History of West Australia/Hugh McKernan


Hugh McKernan HOFWA.jpg
Photo by
Greenham & Evans.

IT is well that the Parliaments of any country should contain men of varied experience, representing every industry and profession and avocation existing within its boundaries. The advantages are at once obvious, for then every class has a voice in the making of the laws or the guidance and protection of its peculiar interests. But in Australia, with our immense extent of undeveloped country, we should look more hopefully to our business men for assistance in our halls of Legislature. We want no great orator, no genius, no generaliser, so much as a sensible, industrious, enterprising merchant. We want him to have experience by which he may guide the country, and prove of some account all our latent resources. In other words, we should elect astute business men who can develop our waste lands, open up trade relations with other countries, and so enrich us and materially increase our population, and render valuable every resource we possess.

This should be a great object at every election, especially in Western Australia. These colonies do not depend on ancient names and glory in battlefields for their greatness. They must look to broad acres, woodlands, minerals, and waters. It is in commerce—the trading instinct—where the future hope of Australia lies. We have no huge array of bookshelves containing the records of great past deeds. We have no history in stone, in antique castle or crumbling mansion, in catacomb or cathedral, in walled city or ruined archway inscribed with fame of Roman Emperor. Our magnificent stretches of fertile soils, and our wealth of minerals waiting to be unearthed, must take their places. "Tools and the man" must be our watchwords; "arms and the man" must take a subservient position. Let Australians keep this before them, and aim sedulously after the practical in legislation. Let them choose the clever business men to represent them in Parliament. In Mr. Hugh McKernan the colony has a useful representative in the Legislative Council. Although comparatively a young man, Mr. McKernan has had a good experience, and, in addition, possesses that insight into commercial affairs which impels him to encourage them as much as possible. He is imbued with the conviction that Western Australians must foster commerce as far as lay in their power, and his future political career shall probably prove how wise has been his judgment. Hugh McKernan was born in Ireland thirty-nine years ago. He was educated in his native land, and acquired some knowledge of business matters. But he early recognised that the field for his developing enterprise in Ireland was very limited, and, like so many of his countrymen, he decided to migrate to the new free lands of Australia. In 1882 he went to New South Wales, and for the next seven years resided in that and other colonies, learning colonial ways and fitting himself for a business career. Finally, the Yilgarn gold discoveries attracted him to Western Australia, and in 1889 he arrived in this colony. He knew that the presence of gold in any quantities here would soon stimulate trade, and cause it to expand in greater proportion to the expansion in the other colonies. He was right, for he could not have come at a more opportune moment. Remaining in Perth he opened in business as an auctioneer and general commission agent. His connection soon became a lucrative one, and now he must be reckoned among our successful business men. He holds large interests in the capital, although at the inception of his enterprise friends much doubted the wisdom of his investments. Mining matters naturally came in for a deal of attention, and he invested in the industry. He represents in Western Australia some powerful English mining companies. These put together constitute him a business man of standing in the colony. He is the proprietor of that democratic paper, the Geraldton Express.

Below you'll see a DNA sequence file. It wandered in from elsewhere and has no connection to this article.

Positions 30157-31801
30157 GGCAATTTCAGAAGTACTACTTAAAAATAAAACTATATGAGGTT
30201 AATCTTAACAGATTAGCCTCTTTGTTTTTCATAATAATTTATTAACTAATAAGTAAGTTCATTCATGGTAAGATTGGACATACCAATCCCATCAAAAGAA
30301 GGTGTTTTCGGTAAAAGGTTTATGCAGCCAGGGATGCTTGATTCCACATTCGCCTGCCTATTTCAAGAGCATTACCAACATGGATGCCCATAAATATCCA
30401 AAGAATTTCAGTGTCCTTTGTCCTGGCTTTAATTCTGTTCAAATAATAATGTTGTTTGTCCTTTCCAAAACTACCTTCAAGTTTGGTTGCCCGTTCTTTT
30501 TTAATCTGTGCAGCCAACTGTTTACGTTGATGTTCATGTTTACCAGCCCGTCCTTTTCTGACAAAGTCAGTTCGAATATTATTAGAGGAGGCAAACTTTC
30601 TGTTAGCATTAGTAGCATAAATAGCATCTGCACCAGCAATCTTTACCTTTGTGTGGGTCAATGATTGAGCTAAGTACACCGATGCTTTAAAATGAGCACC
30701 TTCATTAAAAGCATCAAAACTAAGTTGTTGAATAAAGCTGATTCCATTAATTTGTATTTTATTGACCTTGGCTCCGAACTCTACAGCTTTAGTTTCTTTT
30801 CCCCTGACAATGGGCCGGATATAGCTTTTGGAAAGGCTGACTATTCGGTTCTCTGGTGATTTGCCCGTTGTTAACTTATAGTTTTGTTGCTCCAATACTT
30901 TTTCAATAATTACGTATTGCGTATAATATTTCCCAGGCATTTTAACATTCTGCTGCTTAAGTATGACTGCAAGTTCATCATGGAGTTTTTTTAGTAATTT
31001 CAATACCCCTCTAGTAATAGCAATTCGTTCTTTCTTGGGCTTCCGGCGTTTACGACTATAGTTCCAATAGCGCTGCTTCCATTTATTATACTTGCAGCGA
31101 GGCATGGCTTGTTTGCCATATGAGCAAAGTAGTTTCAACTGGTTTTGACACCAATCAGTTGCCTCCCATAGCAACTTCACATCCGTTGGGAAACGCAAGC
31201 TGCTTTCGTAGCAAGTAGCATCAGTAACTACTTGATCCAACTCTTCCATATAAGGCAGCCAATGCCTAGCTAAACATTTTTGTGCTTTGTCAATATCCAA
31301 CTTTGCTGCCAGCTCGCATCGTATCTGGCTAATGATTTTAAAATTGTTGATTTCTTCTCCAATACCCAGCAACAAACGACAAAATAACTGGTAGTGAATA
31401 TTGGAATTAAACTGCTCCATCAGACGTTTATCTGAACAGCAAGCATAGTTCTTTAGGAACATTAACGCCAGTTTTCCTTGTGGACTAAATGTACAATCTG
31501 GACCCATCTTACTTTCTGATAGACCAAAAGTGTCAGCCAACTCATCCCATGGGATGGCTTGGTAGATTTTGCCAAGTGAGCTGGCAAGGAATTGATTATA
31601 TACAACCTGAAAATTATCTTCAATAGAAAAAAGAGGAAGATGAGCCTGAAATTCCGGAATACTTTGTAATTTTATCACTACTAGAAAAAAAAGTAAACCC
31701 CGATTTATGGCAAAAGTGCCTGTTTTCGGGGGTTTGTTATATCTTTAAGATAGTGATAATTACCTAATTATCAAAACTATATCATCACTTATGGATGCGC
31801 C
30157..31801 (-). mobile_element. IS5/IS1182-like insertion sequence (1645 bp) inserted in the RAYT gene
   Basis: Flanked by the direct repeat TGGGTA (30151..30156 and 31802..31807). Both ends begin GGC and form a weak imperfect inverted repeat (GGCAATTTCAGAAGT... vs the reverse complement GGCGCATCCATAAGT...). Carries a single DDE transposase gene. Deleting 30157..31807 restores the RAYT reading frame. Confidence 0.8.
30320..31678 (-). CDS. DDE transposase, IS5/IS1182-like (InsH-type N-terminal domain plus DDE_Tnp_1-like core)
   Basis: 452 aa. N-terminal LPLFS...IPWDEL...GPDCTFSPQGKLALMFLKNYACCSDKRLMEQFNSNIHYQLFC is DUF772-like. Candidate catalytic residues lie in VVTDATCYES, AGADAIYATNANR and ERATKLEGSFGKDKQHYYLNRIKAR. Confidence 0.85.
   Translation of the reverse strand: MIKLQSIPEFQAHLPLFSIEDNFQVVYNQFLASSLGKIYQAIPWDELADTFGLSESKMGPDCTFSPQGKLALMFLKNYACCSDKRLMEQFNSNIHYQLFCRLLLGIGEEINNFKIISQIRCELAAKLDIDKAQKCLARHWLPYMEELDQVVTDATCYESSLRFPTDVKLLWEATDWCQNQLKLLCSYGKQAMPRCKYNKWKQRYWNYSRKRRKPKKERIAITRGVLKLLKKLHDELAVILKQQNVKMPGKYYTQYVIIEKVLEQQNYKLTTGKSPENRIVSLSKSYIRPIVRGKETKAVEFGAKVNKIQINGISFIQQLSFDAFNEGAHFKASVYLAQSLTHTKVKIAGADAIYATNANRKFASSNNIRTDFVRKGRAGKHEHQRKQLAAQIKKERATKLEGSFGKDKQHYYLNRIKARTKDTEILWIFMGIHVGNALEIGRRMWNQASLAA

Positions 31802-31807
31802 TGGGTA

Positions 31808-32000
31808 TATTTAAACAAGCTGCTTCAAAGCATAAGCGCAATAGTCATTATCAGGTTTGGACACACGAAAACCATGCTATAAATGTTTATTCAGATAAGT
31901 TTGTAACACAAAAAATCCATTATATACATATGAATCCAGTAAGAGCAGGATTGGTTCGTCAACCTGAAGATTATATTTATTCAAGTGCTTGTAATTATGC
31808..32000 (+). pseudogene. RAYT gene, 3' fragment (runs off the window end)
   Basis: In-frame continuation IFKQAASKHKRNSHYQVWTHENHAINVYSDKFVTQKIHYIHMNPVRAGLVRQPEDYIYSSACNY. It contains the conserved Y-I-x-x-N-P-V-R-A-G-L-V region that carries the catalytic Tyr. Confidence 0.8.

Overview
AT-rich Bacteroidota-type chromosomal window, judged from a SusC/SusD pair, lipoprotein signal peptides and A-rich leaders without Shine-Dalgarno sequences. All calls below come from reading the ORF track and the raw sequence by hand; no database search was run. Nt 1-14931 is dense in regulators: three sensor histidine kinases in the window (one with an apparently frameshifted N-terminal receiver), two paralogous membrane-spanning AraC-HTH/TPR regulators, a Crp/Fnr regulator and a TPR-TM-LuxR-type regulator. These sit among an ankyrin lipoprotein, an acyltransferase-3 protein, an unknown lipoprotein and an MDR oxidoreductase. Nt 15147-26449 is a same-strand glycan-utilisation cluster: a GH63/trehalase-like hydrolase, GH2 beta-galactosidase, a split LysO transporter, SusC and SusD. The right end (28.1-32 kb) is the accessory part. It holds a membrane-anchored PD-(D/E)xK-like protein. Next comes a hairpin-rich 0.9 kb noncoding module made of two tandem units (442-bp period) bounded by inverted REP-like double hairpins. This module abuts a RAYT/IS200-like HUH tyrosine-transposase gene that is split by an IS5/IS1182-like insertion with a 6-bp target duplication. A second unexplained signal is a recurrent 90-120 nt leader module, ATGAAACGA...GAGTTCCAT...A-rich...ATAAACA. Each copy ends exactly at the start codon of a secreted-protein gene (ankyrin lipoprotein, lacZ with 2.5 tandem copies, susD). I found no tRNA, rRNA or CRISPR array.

Public matters always secured considerable attention from Mr. McKernan, whether at home or in the various Australian colonies. It was not many more than twelve months after his arrival in Perth that the new constitution came into existence, and he followed the early course of events very closely. He attended Parliament regularly, and gained a mastery over political affairs. Thus it came about that when the elections to the Legislative Council under the population basis took place in 1894, he was nominated for a seat in the Council for the Central Province. With the Hon. R. H. Wittenoom (Minister of Mines) and Mr. Henty he was duly chosen. His retention of the seat, according to rotation, expired in 1896.

Mr. McKernan is a progressive member of the Legislative Council, and strives to encourage industries of all kinds. He takes a keen interest in debates, and when he speaks is able to give useful advice. He has already rendered service to the growing colony, and with such a wise determination as his he is sure to do more in the future. Mr. McKernan is an enlightened business man, who is able to look beyond the present, and give advice which shall bring a prosperous future.

[Since the above was written, in 1896, Mr. McKernan has retired from Parliament.]